News Wrap

IN News Wrap: Controversial NSW mines to reopen; views on the Scottish independence referendum aftermath; and Aurukun’s stumbling block

Staff Reporter

Controversial NSW mines to reopen

Insolvent company Coalpac has reportedly applied to restart and extend the Invincible Colliery and Cullen Valley coal mines in New South Wales.

According to the ABC, the move has sparked controversy in the small town of Cullen Bullen where residents claiming health grievances related to the operations of the mines prior to their shutdown two years ago are demanding stricter conditions on the development.

The development plan is to reopen and expand the open cut mine to produce up to 2.2 million tonnes of coal per annum for six years.

UK remains united

Scotland has ultimately rejected the independence referendum with a “no” vote of 55%.

Like others from the financial scenes, Macquarie Private Wealth welcomed the outcome.

“A victory for the ‘yes’ campaign would have unleashed a torrent of uncertainty concerning key institutions in the Scottish economy – including the exchange – and would have likely cast doubt on the future of the UK and its membership of the European Union.

“We should expect [UK Prime Minister] David Cameron to announce measures that will give greater autonomy to the specific regions of the UK, providing greater scope to determine the allocation of resources to areas such health and aged care, education and employment and regional development and infrastructure.

“However, the UK government will likely retain firm control of policy areas such as defence and security, foreign relations, trade and commerce and banking and monetary affairs.”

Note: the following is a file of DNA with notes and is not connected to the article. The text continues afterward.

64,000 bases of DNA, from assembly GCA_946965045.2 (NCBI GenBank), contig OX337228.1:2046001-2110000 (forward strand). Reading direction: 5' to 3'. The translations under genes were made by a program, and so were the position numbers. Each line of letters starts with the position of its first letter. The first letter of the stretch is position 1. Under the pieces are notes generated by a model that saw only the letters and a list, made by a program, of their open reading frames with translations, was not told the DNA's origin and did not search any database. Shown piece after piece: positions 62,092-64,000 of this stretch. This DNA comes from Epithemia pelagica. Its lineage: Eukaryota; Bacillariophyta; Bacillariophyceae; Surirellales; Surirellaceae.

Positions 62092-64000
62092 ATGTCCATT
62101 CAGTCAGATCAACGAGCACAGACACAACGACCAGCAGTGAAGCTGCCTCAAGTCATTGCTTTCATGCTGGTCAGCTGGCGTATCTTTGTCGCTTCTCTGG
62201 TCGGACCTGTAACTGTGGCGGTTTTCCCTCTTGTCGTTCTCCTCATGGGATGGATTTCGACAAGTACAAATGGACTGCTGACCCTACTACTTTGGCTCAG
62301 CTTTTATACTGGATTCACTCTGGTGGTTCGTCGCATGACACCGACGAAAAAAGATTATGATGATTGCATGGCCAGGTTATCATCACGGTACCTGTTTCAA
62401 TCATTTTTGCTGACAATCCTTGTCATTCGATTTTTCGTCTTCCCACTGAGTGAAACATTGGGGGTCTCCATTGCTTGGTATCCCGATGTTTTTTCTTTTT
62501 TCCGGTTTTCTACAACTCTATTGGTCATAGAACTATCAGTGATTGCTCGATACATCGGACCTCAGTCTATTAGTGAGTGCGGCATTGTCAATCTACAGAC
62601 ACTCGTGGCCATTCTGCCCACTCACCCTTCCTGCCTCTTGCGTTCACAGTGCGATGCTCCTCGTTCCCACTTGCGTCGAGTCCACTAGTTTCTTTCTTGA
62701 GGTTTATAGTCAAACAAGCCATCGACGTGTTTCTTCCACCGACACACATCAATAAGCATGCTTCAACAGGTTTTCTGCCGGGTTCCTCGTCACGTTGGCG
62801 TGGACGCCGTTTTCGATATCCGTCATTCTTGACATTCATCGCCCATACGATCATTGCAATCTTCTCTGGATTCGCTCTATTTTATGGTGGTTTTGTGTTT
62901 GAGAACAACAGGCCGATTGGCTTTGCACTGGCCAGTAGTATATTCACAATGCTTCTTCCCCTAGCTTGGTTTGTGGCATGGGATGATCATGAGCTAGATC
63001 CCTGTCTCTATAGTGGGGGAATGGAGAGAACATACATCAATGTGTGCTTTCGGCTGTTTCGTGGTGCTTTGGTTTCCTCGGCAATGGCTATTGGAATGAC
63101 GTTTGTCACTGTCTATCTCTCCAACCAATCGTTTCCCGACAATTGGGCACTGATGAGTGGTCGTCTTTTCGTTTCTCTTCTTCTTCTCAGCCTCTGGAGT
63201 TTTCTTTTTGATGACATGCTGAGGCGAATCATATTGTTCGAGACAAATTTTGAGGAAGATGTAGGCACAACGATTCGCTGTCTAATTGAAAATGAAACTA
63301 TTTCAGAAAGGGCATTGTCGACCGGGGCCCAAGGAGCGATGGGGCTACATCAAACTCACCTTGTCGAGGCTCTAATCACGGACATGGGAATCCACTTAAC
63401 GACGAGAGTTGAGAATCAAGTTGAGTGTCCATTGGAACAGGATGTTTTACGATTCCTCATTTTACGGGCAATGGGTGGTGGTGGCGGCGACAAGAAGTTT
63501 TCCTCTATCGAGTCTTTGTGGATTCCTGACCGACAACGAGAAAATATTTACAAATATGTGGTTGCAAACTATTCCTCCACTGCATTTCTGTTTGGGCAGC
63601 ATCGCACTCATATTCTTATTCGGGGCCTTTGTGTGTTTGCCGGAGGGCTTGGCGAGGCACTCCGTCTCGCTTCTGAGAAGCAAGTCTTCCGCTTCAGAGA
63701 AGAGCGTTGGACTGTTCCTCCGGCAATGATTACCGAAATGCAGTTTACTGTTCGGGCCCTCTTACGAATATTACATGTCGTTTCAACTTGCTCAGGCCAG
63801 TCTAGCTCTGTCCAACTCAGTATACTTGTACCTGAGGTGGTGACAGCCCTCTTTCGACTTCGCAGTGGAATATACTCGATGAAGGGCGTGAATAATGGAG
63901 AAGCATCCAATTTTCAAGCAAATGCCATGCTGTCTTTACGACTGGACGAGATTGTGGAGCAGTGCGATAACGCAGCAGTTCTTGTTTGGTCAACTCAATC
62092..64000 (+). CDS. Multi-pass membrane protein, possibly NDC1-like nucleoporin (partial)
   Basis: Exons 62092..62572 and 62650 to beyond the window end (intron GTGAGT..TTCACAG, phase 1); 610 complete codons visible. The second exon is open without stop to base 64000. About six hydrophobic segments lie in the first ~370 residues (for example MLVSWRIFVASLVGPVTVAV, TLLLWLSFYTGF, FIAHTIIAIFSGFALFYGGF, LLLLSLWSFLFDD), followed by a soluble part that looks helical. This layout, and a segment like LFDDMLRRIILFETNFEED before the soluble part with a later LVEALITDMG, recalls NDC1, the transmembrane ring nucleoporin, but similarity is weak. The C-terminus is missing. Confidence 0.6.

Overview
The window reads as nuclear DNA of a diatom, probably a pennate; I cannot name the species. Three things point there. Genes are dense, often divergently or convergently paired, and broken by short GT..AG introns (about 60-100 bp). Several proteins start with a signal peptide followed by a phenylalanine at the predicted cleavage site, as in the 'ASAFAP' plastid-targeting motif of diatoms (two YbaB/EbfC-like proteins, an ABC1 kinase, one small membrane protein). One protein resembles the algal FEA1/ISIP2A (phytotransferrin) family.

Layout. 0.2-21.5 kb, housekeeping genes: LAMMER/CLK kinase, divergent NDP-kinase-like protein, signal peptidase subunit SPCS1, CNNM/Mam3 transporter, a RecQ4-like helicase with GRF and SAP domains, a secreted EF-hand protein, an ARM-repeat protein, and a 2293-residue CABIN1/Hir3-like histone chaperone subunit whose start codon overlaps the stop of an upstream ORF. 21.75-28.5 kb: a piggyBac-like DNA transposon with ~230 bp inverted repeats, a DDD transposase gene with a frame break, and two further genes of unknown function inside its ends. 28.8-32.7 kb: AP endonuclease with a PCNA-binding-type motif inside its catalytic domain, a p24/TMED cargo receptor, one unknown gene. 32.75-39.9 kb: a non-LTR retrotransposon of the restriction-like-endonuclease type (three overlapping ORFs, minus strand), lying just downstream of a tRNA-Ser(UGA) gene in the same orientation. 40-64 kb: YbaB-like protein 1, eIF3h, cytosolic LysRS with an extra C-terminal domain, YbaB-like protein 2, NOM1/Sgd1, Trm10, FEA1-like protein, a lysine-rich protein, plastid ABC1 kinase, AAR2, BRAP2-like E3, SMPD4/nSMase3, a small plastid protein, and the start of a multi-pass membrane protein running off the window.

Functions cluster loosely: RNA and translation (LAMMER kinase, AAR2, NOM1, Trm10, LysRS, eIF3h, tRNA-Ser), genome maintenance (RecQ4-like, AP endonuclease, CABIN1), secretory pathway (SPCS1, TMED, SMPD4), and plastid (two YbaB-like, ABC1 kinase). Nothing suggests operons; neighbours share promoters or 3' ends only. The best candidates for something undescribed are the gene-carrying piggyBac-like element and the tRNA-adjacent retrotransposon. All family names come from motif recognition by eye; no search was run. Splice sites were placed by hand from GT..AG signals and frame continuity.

Well-known Trainspotting author Irvine Welsh warned that the Scottish independence movement would rise again in a story he penned for The Guardian.

“They will have to cool their ardour a while longer, although anybody believing they'll stop now is indulging in wishful thinking,” he wrote.

“Why would they? The process and the subsequent debate, which they won handsomely, took support for independence from around 30% to 45% and heading north.

“It's now established as the compelling narrative of the post-devolution generation, while ‘no’ dominates only in a declining constituency of elderly voters. ‘Yes’ may have lost this battle, but the war is being won.”

Blocking manoeuvre at Aurukun

The ABC has reported that the traditional owners at the massive Aurukun bauxite development site in Queensland have moved to block the state government’s recent decision to name Glencore International as the project’s preferred developer.

The Wik and Wik Way people of Aurukun signed an indigenous land use agreement with competing mining company Aurukun Bauxite Development.

“We don’t want just royalties and sit-down money anymore – we want ownership,” Wik Way traditional owner Gina Castelain was quoted as saying.

Most read Archive

Most read Archive